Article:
Last week, President Biden nominated Vice President Harris to oversee the immigration issue at U.S. southern border, where thousands of unaccompanied minors are arriving from Central America. A few days later, ex-President Trumps said that “he will probably visit the southern border in coming weeks,” taking the crisis as an opportunity to get back in the media.
Some analysts have used the COVID pandemic to explain the present situation, but studies show that the numbers before the virus were not much better. Immigration authorities apprehended a record-setting 76,020 unaccompanied minors at or near the U.S.-Mexico border during the 2019 fiscal year, an increase of 52 percent over 2018. Detention of Central American children rose roughly 130 percent in the first half of 2019 compared to the same period in 2018. Some studies claim that as many as 45% of children in Latin America are street children, a range of 8 million to 50 million. (The wikipedia page called “Street children in Latin America” will give you an overview).
There are no politics or immigration laws that will correctly address and respond to this horrific situation. It’s 2021, but we’re back to Victor Hugo’s Les Miserables. Having children treated as fourth-class citizens is despicable and dangerous. Children hold a very special place in our social fabric. They are not a productive working force, nor part of any voting population; children don’t have any power or any political representation. At the same time, however, they represent the future. They will be the generation that replaces and transforms the one currently in power.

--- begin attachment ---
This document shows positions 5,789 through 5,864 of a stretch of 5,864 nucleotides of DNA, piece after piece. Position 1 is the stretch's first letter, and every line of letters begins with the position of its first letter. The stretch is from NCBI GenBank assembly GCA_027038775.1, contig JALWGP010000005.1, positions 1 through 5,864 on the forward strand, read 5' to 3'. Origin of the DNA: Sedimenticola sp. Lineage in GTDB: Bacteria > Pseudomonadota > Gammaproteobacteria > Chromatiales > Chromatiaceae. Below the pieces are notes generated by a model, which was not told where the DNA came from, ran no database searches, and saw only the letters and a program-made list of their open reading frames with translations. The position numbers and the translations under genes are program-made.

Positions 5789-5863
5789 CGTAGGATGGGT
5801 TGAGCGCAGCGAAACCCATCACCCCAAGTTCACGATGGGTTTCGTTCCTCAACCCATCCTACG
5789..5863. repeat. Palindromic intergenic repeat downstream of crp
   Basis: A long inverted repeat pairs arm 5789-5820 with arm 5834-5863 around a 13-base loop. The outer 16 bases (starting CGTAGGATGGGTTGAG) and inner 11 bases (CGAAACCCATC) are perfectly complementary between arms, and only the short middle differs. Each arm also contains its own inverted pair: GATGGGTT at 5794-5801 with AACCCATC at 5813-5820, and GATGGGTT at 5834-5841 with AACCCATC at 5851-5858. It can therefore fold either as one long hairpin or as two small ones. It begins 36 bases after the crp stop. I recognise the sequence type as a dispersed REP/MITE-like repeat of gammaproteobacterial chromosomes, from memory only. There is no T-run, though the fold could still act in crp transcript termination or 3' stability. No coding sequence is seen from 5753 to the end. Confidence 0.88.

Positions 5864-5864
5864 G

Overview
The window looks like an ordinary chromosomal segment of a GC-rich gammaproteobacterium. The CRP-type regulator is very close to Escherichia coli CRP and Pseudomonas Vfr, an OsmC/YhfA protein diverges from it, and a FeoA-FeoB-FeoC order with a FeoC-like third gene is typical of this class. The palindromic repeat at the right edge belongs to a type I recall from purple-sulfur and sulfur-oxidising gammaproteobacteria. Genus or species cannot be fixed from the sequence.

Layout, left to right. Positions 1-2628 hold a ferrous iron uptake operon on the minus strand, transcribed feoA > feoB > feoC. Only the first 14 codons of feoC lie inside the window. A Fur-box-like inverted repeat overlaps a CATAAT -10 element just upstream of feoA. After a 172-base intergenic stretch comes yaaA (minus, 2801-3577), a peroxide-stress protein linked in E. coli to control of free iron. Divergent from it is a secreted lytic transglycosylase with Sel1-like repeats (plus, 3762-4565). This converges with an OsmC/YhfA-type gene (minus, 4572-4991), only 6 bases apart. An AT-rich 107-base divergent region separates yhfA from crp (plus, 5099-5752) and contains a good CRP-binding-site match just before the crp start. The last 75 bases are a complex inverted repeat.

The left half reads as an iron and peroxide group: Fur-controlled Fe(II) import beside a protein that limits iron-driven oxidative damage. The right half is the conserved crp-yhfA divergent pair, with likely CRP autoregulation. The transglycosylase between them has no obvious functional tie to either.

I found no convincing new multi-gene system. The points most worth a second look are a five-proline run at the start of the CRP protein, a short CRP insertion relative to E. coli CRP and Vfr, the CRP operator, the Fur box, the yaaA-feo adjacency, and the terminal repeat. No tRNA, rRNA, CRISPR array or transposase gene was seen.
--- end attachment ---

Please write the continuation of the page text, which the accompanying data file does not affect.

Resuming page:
These children are not migrating but escaping hardship and violence in all it forms, and few of them are applying for asylum; they prefer to use other “routes,” mistrusting any institution. This predicament at the border is not an immigration issue but a humanitarian emergency. All the countries of Latin America need to declare a state of emergency and work together to create a special task force to transform the situation of these children. As we are already see in Guatemala and Honduras, it is impossible to develop a peaceful and just society at the same time that there are children living on the street. It is a contraction that can’t be reconciled. Of course, the Latin American countries could ask the international community and UNICEF for support, but they need to get a multi-year plan along with a strategy to really transform not only the social structures but also the cultural values that created this situation in the first place (prejudice, discrimination, selfishness, dehumanization and disregard for human life). The U.S. cannot and will not resolve this issue. The the only thing that might happen with this crisis is that it will help to get an even more authoritarian president than Trump elected in four years.
It is the responsibility of everyone in Latin America to address the situation. The living conditions of their children today — ripe with harassment, rejection, gang violence, scarcity, and abandonment — is the formative landscape of the society they will build tomorrow. Changing these living conditions today will transform the continent’s tomorrow.